Questions - partly newbie

Marc Lehmann schmorp at
Mon Jun 29 13:56:16 CEST 2015

On Mon, Jun 29, 2015 at 01:09:30PM +0200, " Software GmbH - Martin Peter Hanke" <mphanke at> wrote:
> The current architecture spawns a thread for the server, accepting
> connections in an own ev::default_loop.

As a (likely unrelated) sidenote, ev::default_loop is undocumented
functionality - you can use it of course, but it can break or fail any
time.  Only the c++ watchers classes are currently documented.

> 1. When running an event loop with multiple watchers, per iteration only one
> watcher is called - is this intended or is my implementation wrong?

Either you are measuring this wrong, or it's actually correct behaviour
(the event loop will run all watchers, but if there is only one ready,
only one will run), or you somehow corrupt memory (see below).

> 2. Having the ev::timer running, at some point the ev::io watchers stop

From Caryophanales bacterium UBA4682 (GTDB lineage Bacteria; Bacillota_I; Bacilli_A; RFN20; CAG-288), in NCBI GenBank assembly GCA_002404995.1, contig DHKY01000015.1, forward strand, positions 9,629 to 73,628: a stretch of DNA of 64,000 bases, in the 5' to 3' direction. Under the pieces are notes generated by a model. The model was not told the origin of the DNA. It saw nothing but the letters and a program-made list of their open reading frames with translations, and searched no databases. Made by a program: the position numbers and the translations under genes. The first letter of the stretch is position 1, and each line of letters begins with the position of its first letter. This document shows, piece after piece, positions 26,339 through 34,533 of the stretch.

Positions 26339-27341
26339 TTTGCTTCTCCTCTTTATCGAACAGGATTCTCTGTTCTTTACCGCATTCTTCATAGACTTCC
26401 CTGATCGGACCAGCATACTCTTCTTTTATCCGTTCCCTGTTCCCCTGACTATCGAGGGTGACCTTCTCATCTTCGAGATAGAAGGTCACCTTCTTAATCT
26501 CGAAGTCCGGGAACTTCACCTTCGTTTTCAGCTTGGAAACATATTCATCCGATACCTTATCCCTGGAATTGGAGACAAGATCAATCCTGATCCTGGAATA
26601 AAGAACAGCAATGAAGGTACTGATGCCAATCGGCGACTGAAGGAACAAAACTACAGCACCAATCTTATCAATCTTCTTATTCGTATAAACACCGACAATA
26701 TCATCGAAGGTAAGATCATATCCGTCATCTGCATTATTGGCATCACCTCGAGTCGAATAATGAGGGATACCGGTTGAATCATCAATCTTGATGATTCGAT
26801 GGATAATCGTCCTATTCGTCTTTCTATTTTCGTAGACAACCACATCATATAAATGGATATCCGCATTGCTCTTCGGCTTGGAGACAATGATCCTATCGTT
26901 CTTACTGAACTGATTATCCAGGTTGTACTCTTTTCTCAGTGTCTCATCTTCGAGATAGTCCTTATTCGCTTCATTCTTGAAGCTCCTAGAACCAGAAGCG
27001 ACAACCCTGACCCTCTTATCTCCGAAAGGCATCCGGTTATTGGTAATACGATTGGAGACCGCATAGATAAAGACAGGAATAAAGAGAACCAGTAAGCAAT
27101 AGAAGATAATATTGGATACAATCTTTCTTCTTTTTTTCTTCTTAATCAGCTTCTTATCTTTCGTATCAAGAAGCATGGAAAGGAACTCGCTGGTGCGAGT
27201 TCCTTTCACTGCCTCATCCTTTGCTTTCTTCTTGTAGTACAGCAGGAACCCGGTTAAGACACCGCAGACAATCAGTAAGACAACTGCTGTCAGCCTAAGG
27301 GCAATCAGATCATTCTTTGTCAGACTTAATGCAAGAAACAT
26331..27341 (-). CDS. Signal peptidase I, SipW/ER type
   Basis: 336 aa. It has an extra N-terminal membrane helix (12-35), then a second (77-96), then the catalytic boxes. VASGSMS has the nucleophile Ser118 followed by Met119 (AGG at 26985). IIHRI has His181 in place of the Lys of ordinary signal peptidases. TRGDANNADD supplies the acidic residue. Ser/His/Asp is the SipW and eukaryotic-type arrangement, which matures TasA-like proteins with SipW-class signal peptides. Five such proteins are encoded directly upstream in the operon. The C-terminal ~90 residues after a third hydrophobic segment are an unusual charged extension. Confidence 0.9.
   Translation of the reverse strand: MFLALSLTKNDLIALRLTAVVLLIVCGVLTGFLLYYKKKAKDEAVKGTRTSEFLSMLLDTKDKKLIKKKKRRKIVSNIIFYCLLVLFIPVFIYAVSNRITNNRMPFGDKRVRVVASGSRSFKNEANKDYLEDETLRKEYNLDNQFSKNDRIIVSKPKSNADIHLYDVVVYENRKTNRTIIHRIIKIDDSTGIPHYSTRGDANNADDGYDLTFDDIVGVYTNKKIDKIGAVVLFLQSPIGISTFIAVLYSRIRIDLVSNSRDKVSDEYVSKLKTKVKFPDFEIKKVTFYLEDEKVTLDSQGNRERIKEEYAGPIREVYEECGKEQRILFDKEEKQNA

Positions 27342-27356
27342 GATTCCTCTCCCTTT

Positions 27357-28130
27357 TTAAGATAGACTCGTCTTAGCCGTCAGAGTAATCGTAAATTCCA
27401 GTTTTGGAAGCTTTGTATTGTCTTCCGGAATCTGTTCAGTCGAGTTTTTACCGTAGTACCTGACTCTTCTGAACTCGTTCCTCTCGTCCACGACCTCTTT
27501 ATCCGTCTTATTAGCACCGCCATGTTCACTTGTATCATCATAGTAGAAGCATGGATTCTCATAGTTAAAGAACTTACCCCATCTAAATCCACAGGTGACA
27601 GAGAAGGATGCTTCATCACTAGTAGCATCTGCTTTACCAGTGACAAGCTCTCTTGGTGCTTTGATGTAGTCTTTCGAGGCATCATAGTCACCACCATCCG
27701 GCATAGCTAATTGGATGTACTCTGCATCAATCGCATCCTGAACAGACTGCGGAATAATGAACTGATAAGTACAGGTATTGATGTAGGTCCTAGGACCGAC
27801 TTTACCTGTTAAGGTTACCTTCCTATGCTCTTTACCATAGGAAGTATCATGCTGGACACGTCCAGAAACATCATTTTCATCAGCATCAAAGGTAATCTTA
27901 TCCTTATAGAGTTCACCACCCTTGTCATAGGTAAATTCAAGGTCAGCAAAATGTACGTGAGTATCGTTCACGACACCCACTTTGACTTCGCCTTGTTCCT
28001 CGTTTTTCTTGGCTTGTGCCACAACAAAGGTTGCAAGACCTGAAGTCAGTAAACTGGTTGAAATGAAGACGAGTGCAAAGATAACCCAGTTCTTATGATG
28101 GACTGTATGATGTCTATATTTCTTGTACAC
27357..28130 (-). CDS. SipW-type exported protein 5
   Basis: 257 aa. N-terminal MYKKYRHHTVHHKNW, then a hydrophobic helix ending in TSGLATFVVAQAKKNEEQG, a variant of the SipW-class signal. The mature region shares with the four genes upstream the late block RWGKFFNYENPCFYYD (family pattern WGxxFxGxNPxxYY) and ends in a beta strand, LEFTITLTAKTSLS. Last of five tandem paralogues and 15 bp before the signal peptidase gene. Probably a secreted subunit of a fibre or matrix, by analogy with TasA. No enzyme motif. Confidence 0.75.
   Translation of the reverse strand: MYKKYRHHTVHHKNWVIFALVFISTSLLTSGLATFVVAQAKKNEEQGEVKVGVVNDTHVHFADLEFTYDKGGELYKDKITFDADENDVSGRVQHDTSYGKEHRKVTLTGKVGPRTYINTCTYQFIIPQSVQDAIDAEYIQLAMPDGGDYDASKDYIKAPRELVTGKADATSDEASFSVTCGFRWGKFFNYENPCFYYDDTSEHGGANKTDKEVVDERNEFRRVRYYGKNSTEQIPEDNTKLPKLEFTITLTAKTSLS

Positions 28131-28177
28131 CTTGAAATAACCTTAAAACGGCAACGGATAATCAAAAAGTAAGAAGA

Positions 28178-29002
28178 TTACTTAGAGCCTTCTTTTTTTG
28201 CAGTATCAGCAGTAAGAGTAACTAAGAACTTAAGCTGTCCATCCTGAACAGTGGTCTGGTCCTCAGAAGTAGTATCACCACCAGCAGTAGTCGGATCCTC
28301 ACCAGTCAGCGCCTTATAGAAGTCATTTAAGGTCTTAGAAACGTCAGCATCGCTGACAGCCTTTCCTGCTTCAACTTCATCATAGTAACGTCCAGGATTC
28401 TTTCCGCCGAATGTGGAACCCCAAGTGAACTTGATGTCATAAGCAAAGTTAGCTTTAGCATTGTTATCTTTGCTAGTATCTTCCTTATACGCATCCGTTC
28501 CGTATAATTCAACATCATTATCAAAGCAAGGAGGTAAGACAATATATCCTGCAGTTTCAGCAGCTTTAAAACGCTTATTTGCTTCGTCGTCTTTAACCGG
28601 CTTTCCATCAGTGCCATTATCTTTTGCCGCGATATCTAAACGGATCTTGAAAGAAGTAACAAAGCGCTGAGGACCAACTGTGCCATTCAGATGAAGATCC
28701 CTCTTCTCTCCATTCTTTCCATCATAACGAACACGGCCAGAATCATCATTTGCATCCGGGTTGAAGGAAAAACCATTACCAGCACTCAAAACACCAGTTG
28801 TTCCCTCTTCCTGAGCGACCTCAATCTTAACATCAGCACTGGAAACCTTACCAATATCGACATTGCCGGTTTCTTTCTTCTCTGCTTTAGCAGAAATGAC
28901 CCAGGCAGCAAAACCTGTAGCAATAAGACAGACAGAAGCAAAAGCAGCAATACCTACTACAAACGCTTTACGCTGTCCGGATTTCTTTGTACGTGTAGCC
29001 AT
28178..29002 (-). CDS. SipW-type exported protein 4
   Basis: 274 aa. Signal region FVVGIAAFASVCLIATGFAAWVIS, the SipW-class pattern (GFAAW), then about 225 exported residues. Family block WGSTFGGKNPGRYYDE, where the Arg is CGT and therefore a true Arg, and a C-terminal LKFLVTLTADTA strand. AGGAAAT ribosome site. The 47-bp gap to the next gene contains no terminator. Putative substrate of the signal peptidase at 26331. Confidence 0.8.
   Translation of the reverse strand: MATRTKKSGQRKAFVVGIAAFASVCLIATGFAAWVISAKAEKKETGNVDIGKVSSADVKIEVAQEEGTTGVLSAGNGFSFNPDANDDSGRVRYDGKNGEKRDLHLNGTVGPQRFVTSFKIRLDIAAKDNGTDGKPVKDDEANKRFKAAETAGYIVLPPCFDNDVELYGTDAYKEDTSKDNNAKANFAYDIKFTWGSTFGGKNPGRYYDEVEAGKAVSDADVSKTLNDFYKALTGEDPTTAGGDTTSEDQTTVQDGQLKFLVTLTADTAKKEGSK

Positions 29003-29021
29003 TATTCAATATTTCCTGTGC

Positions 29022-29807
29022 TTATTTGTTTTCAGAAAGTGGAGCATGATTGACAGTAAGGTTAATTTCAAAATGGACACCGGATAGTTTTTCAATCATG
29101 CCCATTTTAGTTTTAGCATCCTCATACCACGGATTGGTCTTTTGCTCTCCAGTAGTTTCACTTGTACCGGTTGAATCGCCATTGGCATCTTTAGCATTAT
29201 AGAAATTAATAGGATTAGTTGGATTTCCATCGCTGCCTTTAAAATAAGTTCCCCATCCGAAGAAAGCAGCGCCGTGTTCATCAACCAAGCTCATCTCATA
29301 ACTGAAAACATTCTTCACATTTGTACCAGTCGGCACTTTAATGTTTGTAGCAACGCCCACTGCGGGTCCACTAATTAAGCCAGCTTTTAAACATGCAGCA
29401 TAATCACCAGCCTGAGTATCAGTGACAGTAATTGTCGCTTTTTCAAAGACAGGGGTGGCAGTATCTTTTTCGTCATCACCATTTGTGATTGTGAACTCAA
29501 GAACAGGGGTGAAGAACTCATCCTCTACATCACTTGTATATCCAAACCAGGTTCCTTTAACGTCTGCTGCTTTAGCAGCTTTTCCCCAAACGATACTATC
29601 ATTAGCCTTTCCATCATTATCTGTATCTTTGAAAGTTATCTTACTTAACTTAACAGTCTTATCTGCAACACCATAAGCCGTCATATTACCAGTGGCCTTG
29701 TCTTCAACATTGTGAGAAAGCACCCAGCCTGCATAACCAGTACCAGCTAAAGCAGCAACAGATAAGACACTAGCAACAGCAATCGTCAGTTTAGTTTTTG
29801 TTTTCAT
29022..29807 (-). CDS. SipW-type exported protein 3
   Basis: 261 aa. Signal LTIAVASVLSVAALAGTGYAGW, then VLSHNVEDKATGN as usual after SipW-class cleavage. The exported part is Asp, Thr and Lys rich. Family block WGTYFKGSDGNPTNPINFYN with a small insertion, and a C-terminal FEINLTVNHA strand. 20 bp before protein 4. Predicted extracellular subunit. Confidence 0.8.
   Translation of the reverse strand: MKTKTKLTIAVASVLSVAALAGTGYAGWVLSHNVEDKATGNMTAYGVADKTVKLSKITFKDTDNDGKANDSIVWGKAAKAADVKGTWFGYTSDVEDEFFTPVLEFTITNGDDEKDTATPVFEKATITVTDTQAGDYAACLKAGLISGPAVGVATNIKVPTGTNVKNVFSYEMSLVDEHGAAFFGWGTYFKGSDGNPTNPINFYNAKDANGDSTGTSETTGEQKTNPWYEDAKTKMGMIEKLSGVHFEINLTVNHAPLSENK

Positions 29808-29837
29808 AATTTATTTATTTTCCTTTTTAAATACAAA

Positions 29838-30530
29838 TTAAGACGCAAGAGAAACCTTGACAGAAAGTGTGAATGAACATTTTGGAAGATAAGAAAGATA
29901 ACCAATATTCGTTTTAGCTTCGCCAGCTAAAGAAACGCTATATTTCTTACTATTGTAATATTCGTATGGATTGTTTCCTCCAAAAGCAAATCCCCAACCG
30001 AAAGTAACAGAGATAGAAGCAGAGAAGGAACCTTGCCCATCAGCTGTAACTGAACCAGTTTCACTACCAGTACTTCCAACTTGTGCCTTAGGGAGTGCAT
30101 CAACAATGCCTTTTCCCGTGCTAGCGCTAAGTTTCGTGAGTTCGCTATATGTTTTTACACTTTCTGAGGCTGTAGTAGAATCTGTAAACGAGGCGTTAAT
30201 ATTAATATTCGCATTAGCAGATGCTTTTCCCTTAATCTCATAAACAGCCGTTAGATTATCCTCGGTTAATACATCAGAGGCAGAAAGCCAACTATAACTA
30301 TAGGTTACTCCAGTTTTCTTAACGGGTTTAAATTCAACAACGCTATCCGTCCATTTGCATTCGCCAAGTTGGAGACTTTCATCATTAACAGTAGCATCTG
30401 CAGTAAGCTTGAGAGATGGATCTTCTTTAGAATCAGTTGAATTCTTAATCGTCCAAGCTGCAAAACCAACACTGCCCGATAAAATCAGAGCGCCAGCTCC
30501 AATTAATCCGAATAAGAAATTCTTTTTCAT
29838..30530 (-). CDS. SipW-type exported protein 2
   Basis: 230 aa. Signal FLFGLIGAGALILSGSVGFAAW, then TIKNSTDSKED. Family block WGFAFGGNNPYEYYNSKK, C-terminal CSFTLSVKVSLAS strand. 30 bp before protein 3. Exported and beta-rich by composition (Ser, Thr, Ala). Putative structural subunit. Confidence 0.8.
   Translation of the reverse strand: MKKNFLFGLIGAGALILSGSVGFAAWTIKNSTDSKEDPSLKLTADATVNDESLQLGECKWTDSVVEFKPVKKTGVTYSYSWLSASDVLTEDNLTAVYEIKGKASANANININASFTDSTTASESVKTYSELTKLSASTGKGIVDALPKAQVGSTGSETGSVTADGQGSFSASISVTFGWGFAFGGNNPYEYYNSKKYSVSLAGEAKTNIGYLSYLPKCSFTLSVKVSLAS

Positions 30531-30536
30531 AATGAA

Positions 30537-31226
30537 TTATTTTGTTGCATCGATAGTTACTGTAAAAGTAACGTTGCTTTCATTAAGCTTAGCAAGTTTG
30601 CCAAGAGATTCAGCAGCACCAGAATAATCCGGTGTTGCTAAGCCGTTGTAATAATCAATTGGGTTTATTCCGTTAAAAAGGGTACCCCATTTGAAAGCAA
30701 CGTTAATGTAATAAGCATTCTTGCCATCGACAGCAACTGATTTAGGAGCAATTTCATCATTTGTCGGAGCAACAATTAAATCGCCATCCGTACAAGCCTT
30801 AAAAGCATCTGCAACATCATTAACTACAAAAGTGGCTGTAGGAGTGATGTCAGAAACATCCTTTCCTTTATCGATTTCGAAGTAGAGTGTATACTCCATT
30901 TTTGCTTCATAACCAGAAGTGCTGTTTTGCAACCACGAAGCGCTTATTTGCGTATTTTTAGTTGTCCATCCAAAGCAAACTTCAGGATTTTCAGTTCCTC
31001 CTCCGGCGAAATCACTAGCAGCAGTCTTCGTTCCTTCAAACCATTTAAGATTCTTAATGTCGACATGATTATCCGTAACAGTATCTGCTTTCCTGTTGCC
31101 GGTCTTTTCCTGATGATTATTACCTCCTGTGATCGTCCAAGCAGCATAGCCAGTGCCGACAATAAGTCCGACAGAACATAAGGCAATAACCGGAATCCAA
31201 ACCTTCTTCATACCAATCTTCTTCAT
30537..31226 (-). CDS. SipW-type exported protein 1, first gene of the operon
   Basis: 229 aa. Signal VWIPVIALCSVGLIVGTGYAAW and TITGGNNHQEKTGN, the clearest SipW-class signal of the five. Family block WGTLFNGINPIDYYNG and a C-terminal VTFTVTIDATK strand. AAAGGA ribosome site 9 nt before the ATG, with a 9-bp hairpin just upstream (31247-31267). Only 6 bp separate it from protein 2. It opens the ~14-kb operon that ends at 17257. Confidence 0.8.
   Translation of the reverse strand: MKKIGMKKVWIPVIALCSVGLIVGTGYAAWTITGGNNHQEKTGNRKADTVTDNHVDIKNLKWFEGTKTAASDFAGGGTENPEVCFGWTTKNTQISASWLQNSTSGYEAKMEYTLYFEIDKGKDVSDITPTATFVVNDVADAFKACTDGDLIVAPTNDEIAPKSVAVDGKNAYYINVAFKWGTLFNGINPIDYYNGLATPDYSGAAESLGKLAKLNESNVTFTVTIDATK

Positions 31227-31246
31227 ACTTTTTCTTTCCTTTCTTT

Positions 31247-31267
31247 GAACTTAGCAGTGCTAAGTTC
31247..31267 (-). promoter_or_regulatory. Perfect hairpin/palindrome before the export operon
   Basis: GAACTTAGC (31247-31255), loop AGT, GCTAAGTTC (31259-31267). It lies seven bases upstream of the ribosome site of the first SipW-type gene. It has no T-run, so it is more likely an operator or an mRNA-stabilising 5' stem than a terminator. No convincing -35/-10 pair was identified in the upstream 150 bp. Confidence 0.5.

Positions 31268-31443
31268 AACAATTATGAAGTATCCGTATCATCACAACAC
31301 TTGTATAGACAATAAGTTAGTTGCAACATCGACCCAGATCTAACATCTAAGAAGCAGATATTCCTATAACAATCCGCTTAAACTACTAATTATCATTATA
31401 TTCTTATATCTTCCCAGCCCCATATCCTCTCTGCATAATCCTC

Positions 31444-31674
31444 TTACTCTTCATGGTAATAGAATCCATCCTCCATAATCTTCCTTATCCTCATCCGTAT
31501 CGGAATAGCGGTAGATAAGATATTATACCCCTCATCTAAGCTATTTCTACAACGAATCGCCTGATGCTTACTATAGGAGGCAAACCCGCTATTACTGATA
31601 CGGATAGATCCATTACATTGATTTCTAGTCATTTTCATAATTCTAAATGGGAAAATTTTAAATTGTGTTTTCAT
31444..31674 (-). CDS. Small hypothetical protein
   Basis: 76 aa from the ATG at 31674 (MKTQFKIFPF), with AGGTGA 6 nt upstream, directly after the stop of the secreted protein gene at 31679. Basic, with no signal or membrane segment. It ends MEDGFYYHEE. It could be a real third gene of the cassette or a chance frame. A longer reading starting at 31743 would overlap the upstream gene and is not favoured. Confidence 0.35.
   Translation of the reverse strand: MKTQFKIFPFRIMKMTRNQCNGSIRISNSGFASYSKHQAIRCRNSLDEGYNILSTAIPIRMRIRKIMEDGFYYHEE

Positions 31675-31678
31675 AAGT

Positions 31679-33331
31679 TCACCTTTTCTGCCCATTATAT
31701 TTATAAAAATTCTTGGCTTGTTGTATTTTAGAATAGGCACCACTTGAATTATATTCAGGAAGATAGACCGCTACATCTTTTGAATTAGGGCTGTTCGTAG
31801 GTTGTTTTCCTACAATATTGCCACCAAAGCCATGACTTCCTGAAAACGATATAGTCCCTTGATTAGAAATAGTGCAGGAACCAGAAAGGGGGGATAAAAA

> working. are the watcher excluding each other?

Unless you stop them properly, the most likely cause is memory corruption
somewhere, which is very common when threads are involved, as many people
forget locking when using threads, when using libev.

In general, with threads, you have to protect all accesses to shared data
structures. That includes a loop and its associated watchers - so if you
modify watchers in use by another thread, the behavior you see would be one
of several typical symptoms.

As is corrupting watcherrs the "conventional" way, such as freeing the
watcher while it is active, or overwriting it.

> 3. Sometimes the latency is extremly high, when accepting connections. I
> can't really find a reason for this. Any hints?

A typical case (when threads are involved :) would be that you add a
watcher to a loop running in another thread, without locking. At best, the
other loop would pick it up one or two iterations later, at worst, you get
silent data corruption or start WW 3.

> 4. Is there any known difference between ev++ and ev I should be caring
> about?

ev++.h is just thing wrappers that call libev functions, it's not
different than you writing your own wrappers for example.

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